Extra resources for students of State and Local Government 180, an upper-division GE class in the Government Department at Sacramento State University
Thursday, November 10, 2011
San Francisco Chronicle: San Francisco Mayor Lee declares election victory
S.F. Mayor Ed Lee declares victory
John Wildermuth,Rachel Gordon, Chronicle Staff Writers
San Francisco ChronicleNovember 10, 2011 04:00 AM
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Ed Lee claimed victory Wednesday as San Francisco's first elected Chinese American mayor, finishing ahead of Supervisor John Avalos, the progressive standard bearer, and City Attorney Dennis Herrera when the ranked-choice votes were tallied.
Appointed District Attorney George Gascón won a full four-year term in office, while Supervisor Ross Mirkarimi is on his way to becoming San Francisco's new sheriff.
While the preliminary ranked-choice count is unofficial, the results have typically held up in the past. About 32,000 late-arriving ballots remain to be counted, said John Arntz, the city's election director. He said he expects final results in 10 days to two weeks.
But the candidates aren't waiting for the final figures.
Lee told reporters outside the mayor's office that while he avoided using the term "victory" Tuesday night out of respect for ranked-choice voting, "this latest report shows that the voters of San Francisco want four more years of what we have been doing."
Flanked by his wife and one of his daughters, Lee pledged to bring more jobs to the city and pull the city together.
"Every neighborhood is going to know that this mayor represents them," he said.
Lee, a bureaucrat and political novice when he was appointed to the mayor's job in January, finished with 61 percent of the vote after the second- and third-place ranked-choice votes were counted, well ahead of the 38 percent for Avalos.
The final result didn't come as easily as Lee and his supporters had hoped. It took 11 rounds of ranked-choice voting, eliminating every candidate but Avalos, before Lee finally moved past the required 50 percent mark.
Avalos, however, isn't ready to concede, despite being more than 25,000 votes behind Lee at the end of the ranked-choice count.
"There are still votes to be counted," said Erica Fox, a spokeswoman for the Avalos campaign.
But other challengers congratulated Lee, including Herrera, who in a statement called Lee's win a "well-earned victory."
Supervisor David Chiu, the fourth-place finisher, called Lee on Wednesday afternoon and promised to keep working with him.
"I have said all along that while we were competitors on the campaign trail, we have remained colleagues at City Hall," Chiu said.
"Now it's back to work," he added.
While the uncounted ballots are expected to boost the voter turnout to around 40 or 41 percent, that's nowhere near the 50 percent average of the past 10 mayoral contests.
Lee's early and continuing lead in the polls sucked all the excitement out of the race, said David Latterman, a political analyst and lecturer at the University of San Francisco.
"This was not (Gavin) Newsom versus (Matt) Gonzalez" in the 2003 mayor's race, he said. "This was Ed Lee against the field, and Ed and the field weren't that interesting."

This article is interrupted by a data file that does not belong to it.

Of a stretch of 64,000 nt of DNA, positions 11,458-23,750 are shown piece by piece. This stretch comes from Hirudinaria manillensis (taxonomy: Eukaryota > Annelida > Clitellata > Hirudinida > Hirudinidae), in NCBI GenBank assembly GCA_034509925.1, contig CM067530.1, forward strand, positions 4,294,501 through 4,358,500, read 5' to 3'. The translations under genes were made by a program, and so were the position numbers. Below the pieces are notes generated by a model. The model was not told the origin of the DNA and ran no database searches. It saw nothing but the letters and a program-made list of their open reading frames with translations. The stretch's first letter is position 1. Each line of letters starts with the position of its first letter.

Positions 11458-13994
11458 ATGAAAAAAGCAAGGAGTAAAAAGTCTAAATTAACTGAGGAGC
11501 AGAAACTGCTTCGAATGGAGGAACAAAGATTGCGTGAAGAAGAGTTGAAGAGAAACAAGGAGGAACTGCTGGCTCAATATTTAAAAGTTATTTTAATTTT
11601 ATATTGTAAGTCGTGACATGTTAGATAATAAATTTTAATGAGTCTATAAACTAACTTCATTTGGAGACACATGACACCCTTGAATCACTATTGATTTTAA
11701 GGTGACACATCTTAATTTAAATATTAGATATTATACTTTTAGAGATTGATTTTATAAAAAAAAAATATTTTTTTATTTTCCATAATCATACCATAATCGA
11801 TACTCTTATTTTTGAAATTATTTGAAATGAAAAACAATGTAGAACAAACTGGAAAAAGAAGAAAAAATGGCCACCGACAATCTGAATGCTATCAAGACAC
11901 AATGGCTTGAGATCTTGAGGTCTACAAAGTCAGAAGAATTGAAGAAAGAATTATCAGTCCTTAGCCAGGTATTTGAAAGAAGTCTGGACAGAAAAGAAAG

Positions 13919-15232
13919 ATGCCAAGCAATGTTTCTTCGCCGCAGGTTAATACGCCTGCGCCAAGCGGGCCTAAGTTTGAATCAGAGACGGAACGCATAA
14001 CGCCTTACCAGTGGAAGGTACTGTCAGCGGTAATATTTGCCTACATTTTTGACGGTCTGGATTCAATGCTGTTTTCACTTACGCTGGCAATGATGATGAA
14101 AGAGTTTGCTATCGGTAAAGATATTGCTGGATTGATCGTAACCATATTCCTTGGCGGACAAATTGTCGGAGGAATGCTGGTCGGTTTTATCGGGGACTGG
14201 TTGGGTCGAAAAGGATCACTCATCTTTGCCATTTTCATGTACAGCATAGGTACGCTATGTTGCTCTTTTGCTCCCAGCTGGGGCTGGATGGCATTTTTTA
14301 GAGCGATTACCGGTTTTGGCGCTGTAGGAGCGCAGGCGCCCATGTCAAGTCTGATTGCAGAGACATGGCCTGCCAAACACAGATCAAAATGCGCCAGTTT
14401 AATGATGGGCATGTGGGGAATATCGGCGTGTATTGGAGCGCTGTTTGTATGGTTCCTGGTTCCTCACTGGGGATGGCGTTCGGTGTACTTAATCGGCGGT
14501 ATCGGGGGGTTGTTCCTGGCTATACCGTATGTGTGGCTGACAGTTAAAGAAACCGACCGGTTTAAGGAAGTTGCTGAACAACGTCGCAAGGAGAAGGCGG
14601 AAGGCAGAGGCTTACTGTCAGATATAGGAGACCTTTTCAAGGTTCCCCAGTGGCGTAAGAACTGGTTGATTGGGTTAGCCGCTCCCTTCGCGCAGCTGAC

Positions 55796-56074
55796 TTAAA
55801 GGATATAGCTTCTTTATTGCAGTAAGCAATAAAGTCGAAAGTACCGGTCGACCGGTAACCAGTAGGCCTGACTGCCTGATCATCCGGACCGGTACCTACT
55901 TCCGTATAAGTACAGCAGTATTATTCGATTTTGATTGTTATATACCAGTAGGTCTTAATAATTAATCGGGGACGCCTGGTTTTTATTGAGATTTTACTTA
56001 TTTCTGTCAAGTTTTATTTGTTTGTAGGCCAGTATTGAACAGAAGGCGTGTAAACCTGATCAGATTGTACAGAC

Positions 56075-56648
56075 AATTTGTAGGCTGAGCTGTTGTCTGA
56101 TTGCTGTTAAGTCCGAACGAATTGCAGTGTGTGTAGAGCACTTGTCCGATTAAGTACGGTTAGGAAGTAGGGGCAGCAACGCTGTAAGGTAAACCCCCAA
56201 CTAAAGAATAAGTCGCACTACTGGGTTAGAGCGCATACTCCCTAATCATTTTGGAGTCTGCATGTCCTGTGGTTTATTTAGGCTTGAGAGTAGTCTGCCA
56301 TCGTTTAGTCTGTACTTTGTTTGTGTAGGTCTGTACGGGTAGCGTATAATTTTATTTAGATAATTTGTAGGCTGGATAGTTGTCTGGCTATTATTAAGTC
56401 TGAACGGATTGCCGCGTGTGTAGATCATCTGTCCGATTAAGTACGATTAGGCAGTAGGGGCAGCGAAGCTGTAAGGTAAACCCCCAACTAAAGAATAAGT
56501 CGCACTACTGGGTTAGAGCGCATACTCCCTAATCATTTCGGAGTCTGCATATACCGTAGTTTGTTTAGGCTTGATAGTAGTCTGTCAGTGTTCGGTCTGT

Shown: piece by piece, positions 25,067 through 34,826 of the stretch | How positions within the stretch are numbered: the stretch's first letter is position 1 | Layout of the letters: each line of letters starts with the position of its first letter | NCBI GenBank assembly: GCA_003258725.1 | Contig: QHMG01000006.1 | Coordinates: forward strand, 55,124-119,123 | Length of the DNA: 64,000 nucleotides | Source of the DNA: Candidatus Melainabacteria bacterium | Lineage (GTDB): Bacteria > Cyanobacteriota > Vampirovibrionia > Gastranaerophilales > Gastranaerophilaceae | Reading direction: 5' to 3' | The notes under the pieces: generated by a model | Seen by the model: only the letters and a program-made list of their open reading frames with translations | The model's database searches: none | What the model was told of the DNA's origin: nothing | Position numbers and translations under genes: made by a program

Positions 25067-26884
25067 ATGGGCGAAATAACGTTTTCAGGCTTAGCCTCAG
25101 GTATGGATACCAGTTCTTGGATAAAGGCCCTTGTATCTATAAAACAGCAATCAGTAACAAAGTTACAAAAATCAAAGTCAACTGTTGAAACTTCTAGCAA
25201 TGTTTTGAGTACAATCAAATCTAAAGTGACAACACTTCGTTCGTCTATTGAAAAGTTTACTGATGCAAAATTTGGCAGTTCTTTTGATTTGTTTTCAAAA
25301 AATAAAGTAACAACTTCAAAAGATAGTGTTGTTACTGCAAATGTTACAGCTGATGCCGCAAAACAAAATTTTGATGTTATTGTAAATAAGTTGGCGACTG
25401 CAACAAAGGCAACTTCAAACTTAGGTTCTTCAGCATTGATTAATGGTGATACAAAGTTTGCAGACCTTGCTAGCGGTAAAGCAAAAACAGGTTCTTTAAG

Other key races
Still, the two down-ballot races for district attorney and sheriff were overshadowed - in attention and money - by the battle for mayor. But the two citywide offices carry a lot of political clout and were fiercely contested.
Gascón is a newcomer to elections, but his last job as San Francisco police chief made him no stranger to politics. He was appointed district attorney 11 months ago by then-Mayor Newsom to fill out the remainder of Kamala Harris' term when she became state attorney general.
It took Gascón until round three of the vote tabulation to pass the 50 percent mark and bypass his top challengers: David Onek, a former city police commissioner and senior fellow at the University of California-affiliated Berkeley Center for Criminal Justice; and Sharmin Bock, an Alameda County prosecutor. Gascón had 63 percent at the end of the ranked-choice count.
The apparent winner declined to make a statement Wednesday. But Onek, running second, and Bock, who placed third, both called Gascón on Wednesday to offer congratulations.
In the race to replace longtime Sheriff Michael Hennessey, who is retiring after eight terms in office, Mirkarimi would not declare victory, but said he was "cautiously optimistic" that he would come out on top once the final ballots are counted. It took three rounds for him to finish first, with 53 percent, after Wednesday's tally.
His two chief challengers - Paul Miyamoto, a 15-year veteran of the Sheriff's Department, and Chris Cunnie, the politically connected former head of the powerful Police Officers Association - would not concede defeat Wednesday. Miyamoto came in second and Cunnie third.
If Mirkarimi's lead holds, he will have handed San Francisco progressives a big win. It also would present a big opportunity for the more politically moderate Lee, who would get to name Mirkarimi's replacement for the year remaining on his Board of Supervisors' term.
The District Five supervisor represents the Haight, Western Addition, Hayes Valley and adjacent neighborhoods and has been a solid left vote since the return of district elections in 2000.